When you’re strolling down East Sixth to Hotel Vegas or Volstead, things may look unfamiliar, but rest assured that longtime favorites like Tamale House East, Las Cazuelas, and Brew & Brew are still open for business (it just might take you a minute or two to find them amid the construction). East Austin has also welcomed a host of new spots, including Birdie’s, which has been named a best new restaurant by the New York Times and Texas Monthly.


Bright and fun Canje is a reflection of chef Tavel Bristol-Joseph, who uses his Guyanese childhood as inspiration for the menu. Locals speak about the jerk chicken in hushed, reverent tones, and the hiramasa ceviche will convert even the most dubious fish eater. The roti, a version of which first appeared on the menu at Emmer & Rye, the restaurant Bristol-Joseph co-owns with chef Kevin Fink, is itself a divine experience. And because of Bristol-Joseph’s experience as a pastry chef, ordering dessert is nonnegotiable. This dining room can be loud, so if you’re talking business during SXSW, ask for a patio seat.

Cuantos Tacos

Cuantos Tacos has been slinging mini tacos (what others might call street tacos) since 2019. They’re genuine Mexico City–style tacos too. The nixtamalized corn tortillas hold fillings prepared in a choricera, the Mexico City–standard cooking apparatus. It looks like a metal sombrero with a raised convex tower popping up from a circular trough bubbling with manteca. In that lard are luscious cuts of suadero, subtle sliced lengua, aged chorizo, and more. A trompo for tacos al pastor is set up on weekends.

Franklin Barbecue

While it’s of course not new, Franklin’s dining room has been closed for nearly two years. And just in time for SXSW, the most famous line in barbecue is back. Smoked brisket is what most folks are willing to wait hours for, but the pork ribs, smoked turkey, pulled pork, and house-made sausage are all of the highest quality. The stunning beef ribs are available Saturdays only, and the restaurant is closed on Mondays.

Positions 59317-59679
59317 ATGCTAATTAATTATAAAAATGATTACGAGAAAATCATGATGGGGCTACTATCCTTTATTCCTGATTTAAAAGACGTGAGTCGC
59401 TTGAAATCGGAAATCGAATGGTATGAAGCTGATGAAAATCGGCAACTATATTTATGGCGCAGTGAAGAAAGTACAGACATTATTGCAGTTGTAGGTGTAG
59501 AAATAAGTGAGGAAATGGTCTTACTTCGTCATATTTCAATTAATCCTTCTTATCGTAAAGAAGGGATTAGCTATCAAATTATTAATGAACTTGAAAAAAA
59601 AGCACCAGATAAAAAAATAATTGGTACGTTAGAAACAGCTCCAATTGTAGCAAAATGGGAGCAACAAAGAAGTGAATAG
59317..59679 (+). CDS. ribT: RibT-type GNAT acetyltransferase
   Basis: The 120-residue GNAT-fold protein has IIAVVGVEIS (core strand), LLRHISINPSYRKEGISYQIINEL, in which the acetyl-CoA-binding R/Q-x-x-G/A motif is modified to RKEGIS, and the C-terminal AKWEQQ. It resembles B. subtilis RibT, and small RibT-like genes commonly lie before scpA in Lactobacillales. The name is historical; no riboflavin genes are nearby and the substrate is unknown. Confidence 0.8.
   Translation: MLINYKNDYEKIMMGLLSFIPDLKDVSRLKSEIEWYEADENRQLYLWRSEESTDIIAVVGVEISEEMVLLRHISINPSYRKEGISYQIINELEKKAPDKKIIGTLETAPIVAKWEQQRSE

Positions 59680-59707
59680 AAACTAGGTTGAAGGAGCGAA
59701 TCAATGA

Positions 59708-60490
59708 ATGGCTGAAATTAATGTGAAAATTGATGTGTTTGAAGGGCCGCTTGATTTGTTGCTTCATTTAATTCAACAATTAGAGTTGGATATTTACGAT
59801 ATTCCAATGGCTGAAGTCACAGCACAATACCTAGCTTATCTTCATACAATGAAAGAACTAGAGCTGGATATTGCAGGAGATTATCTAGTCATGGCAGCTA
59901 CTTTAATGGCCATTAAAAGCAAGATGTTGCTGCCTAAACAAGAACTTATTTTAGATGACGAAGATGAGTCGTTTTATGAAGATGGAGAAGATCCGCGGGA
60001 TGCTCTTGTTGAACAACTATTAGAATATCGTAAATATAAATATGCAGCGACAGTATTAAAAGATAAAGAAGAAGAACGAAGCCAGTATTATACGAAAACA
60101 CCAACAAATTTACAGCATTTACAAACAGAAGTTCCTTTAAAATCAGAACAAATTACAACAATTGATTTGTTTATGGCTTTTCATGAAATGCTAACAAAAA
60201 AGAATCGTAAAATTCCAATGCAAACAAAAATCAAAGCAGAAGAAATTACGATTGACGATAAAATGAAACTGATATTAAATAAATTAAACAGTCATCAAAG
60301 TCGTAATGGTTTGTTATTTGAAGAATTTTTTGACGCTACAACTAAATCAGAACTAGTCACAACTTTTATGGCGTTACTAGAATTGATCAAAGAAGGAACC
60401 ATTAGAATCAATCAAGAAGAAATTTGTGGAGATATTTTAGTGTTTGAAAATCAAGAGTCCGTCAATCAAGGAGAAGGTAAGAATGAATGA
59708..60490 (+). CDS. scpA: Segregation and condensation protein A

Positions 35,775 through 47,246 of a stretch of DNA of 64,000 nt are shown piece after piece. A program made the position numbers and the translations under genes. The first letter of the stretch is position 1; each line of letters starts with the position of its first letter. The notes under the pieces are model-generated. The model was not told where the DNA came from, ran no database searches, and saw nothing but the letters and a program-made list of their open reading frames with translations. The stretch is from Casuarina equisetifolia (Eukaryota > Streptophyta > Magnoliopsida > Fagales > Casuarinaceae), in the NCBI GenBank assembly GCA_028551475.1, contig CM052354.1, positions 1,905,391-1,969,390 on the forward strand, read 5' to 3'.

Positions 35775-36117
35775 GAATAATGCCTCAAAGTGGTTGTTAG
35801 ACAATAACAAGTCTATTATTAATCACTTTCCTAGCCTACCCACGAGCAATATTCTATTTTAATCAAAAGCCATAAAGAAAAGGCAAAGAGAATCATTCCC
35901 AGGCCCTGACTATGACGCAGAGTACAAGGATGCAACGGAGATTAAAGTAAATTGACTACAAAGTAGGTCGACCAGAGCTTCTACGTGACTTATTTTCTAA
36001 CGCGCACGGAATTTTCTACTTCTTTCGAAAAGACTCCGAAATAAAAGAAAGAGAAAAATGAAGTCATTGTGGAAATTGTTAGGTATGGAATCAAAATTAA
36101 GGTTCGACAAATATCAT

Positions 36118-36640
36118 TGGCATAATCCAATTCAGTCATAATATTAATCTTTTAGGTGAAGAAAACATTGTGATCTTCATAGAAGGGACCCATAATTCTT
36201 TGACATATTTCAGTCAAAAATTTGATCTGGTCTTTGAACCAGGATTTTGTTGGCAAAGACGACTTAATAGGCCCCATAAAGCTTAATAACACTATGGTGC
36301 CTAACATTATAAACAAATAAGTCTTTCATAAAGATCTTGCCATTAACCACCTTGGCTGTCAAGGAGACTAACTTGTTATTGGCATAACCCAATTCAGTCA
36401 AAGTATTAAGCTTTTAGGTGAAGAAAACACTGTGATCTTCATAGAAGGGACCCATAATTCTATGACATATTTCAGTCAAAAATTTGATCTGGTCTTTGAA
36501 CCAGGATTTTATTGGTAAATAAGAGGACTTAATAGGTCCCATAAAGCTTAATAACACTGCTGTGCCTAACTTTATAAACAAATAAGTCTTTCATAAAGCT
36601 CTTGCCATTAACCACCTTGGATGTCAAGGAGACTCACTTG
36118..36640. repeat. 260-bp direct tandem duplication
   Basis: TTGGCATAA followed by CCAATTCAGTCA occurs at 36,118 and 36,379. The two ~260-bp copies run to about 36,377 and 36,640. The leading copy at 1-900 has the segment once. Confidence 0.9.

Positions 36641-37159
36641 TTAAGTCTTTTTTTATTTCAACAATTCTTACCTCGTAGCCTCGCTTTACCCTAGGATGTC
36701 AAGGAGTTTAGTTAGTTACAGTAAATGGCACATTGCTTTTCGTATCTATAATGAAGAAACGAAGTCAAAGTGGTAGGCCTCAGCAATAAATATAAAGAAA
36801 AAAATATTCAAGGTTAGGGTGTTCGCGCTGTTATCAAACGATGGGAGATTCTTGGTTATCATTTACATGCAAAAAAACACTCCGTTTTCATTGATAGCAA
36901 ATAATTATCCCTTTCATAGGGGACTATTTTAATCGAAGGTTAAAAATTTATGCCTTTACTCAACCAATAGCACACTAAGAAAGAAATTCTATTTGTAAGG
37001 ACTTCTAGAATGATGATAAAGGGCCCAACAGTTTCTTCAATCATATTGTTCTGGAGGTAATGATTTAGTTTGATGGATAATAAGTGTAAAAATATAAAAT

The Hiramasa ceviche from Canje.
The hiramasa ceviche at Canje. Courtesy of Canje

High Noon

Since High Noon rode into town in fall 2020, it has become one of the most popular bars on the East Side. Thanks to an all-star hospitality and design team, this “psychedelic Western bar” (the multicolored ceiling tiles light up) has both style and substance, and will make out-of-towners feel like they’re really in Austin. A robust cocktail menu includes the Cassiopeia, a funky take on the Paloma, and a watermelon margarita.

Nixta Taqueria

Over the past two years, Edgar Rico and Sara Mardanbigi have created culinary excitement with Nixta Taqueria. Carnitas made from duck thighs are tender with a light sweetness, and sit atop a freshly made corn tortilla. The enchilada potosina taco uses a corn tortilla infused with chiles, and brims with spice. Then there are daily or seasonal specials that meld Mardanbigi’s Persian heritage with Mexican flair. Andrés M. Garza, the director of masa development, is taking things even further with his own experiments, including tetelas, triangular filled masa, and two-foot-long quesadillas known as machetes. If you were to check out one taco spot in town during SXSW, Nixta Taqueria should be the one.


Led by executive chef Mike Diaz and inspired by owner Lynn Miller’s family recipes, Oseyo offers traditional Korean fare such as bibimbap, kimchi fried rice, fried chicken, and dumplings. A solid menu is made even more delicious with dipping sauces and house-made banchan (small sides). Vegetarians will find much to love on Oseyo’s menu—and all vegetarian dishes can be made vegan by request.